When Hal Livergood came to Provision for treatment of his prostate cancer, he was impressed by the brand new facility—“like coming into a resort,” he says. His doctor and personal research told him protons were the best treatment option for his disease.
There was just one problem.
“My doctor said, ‘You need to lose weight,’” Livergood says. Otherwise, treatment would not be an option.
At 455 pounds and faced with a life-threatening disease, he wasted no time.
He met with Provision nutritionist Casey Coffey who helped Livergood adopt a clean, real, whole foods diet and began exercising two hours a day—cardio in his home pool spa plus a strengthening regime.
“I lost 50 pounds in just a few months,” he says. By the time he was ready to start proton therapy, he had lost 90 pounds in all. His edema disappeared. He felt better.
“Between Casey and my physician, they’re saving my life in more ways than one,” he says.
Livergood’s case may have been extreme, but early research is showing that tackling lifestyle changes can work with cancer treatment itself to improve long-term outcomes for patients.
For example, exercise has been shown to help alleviate fatigue in breast cancer patients and relaxation exercises help improve mental health and sleep patterns for cancer patients. Other research shows improved immune response and response to cancer treatment with particularly dietary supplementation or interventions.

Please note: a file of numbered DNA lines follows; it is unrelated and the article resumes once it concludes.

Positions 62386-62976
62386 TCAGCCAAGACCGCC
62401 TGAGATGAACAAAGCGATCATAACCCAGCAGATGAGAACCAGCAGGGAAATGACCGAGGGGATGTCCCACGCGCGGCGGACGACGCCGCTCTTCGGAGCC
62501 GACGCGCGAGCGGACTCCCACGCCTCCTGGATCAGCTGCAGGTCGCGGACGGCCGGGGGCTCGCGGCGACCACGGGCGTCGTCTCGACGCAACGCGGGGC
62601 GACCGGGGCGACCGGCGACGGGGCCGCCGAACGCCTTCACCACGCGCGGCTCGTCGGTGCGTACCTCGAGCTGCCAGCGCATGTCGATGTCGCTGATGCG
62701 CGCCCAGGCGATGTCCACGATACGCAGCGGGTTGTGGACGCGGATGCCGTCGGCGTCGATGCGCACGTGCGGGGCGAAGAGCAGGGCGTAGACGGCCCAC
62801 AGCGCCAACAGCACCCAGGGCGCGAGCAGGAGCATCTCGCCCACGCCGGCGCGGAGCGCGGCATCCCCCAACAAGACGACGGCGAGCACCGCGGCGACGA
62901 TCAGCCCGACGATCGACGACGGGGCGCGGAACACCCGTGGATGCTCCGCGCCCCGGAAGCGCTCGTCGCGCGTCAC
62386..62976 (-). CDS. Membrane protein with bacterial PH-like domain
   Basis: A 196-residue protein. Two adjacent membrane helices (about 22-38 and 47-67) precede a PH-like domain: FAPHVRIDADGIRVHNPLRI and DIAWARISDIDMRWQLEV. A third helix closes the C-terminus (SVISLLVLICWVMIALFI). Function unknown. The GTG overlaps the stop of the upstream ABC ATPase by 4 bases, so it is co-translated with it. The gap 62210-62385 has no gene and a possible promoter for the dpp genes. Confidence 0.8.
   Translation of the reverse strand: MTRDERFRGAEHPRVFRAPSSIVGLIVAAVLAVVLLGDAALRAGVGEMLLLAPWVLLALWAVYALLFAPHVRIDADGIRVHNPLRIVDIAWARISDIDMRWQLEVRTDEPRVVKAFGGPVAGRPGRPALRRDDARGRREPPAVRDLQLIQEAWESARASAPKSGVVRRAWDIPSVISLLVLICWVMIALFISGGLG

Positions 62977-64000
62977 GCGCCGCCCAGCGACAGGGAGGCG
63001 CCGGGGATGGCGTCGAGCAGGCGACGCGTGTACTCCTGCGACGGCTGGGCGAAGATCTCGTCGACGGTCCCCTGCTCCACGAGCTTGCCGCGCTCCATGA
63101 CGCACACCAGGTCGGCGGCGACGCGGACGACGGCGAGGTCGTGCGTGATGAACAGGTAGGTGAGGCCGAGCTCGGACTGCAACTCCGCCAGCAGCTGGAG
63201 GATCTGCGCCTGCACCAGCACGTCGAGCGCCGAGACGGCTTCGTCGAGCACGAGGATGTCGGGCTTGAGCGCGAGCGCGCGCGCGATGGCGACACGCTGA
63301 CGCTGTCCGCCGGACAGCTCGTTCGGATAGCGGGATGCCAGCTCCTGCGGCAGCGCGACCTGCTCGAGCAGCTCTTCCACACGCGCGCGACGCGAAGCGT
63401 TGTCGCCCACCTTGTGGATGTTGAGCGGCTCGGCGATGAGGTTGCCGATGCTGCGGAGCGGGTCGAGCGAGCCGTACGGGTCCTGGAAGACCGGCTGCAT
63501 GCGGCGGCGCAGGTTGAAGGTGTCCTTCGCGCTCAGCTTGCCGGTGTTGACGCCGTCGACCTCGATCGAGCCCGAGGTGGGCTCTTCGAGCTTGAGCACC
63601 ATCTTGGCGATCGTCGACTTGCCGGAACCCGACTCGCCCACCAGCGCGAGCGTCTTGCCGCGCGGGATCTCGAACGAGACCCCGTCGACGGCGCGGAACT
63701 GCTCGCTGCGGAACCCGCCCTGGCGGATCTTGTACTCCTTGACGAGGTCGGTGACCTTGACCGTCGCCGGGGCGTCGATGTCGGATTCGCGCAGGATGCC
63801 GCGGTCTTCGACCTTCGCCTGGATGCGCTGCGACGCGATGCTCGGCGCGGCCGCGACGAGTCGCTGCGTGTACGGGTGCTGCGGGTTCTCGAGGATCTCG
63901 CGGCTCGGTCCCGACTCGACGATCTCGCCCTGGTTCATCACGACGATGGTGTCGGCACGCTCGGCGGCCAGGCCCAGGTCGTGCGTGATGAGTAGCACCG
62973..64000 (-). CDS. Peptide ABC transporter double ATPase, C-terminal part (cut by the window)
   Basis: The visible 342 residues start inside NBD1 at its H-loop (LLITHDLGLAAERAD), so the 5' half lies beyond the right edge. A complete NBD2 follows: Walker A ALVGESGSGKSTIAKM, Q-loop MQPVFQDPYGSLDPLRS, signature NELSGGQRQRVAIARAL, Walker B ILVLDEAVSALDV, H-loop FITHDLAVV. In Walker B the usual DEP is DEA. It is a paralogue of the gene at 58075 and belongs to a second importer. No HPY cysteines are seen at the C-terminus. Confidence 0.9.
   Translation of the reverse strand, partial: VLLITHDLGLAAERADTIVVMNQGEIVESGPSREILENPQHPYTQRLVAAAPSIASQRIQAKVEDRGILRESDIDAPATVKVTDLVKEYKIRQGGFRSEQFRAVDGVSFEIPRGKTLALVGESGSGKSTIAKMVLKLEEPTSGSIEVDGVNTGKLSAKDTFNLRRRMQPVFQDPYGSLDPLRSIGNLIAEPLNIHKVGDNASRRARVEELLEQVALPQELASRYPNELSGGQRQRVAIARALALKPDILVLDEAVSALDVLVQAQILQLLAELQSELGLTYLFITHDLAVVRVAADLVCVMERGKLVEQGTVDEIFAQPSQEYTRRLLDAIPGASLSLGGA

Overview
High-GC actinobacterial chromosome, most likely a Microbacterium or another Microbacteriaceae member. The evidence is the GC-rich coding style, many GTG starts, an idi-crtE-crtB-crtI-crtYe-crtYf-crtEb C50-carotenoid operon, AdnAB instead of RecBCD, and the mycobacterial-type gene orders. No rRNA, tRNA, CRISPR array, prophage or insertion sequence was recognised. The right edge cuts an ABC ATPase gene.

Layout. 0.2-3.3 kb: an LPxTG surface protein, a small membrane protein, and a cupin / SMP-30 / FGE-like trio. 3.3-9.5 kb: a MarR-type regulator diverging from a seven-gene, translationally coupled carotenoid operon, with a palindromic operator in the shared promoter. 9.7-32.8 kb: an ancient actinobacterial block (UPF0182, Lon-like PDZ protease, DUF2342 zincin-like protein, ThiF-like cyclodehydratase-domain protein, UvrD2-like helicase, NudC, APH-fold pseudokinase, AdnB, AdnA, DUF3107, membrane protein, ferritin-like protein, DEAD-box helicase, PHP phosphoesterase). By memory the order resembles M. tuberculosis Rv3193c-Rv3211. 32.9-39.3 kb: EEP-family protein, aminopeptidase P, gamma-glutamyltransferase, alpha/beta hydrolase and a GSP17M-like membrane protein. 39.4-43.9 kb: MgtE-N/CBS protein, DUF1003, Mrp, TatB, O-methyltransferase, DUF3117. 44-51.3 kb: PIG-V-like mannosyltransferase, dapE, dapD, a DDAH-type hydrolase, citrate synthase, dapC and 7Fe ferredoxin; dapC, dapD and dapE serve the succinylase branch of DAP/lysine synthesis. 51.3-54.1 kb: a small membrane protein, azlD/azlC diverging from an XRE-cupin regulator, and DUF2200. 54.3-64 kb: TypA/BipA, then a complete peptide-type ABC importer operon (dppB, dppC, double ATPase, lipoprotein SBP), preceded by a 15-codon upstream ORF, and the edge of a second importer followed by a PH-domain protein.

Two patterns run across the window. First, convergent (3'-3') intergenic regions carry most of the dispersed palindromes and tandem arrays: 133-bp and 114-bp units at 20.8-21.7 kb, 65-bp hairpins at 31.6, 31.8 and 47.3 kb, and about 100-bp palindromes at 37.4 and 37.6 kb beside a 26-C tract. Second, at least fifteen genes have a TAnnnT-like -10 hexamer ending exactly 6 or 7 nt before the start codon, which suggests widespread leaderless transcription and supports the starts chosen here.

Although more research needs to be done to document the impact of diet on cancer treatment outcomes, Coffey advocates a diet in which her clients that reduces carbohydrates and focuses on proteins and whole, unprocessed foods. She also works with patients to identify foods they enjoy and build a plan around making lifestyle change workable.
“I had lost thousands of pounds over my lifetime,” Livergood says, with diets ranging from liquid to fat free. But after learning about the chemical reactions of the food in the body, necessary balance between protein, carbohydrates and fat he’s made changes for the long-term. And he says he doesn’t even want the junk food he once ate on a regular basis.
“The goal is to control carbohydrate intake. We need a balance in nutrients, protein, fat and carbohydrate,” Coffey says.
When patients understand the way food affects their health and make changes for the right reasons, “the desire is just not there,” she says. “”You also have that thought process, is it really worth it?”
“’If it’s killing me,’ I think, ‘I don’t want to eat it,’” Livergood adds.
Support at home has also been crucial, and Livergood’s wife, Nancy Lee, has been there every step of the way—losing 18 pounds in the process herself. Coffey took her to Trader Joe’s—patient consults frequently include a grocery shopping trip—showing her products that support their new lifestyle.
“It’s one thing to sit in a room with somebody,” Coffey says. “I say, ‘I want you to start shopping like you would normally shop. What does it look like when you’re trying to implement something? We are so programmed to our own pattern of shopping and eating, and it’s eye opening for patients and their families to start looking at food in a new way.”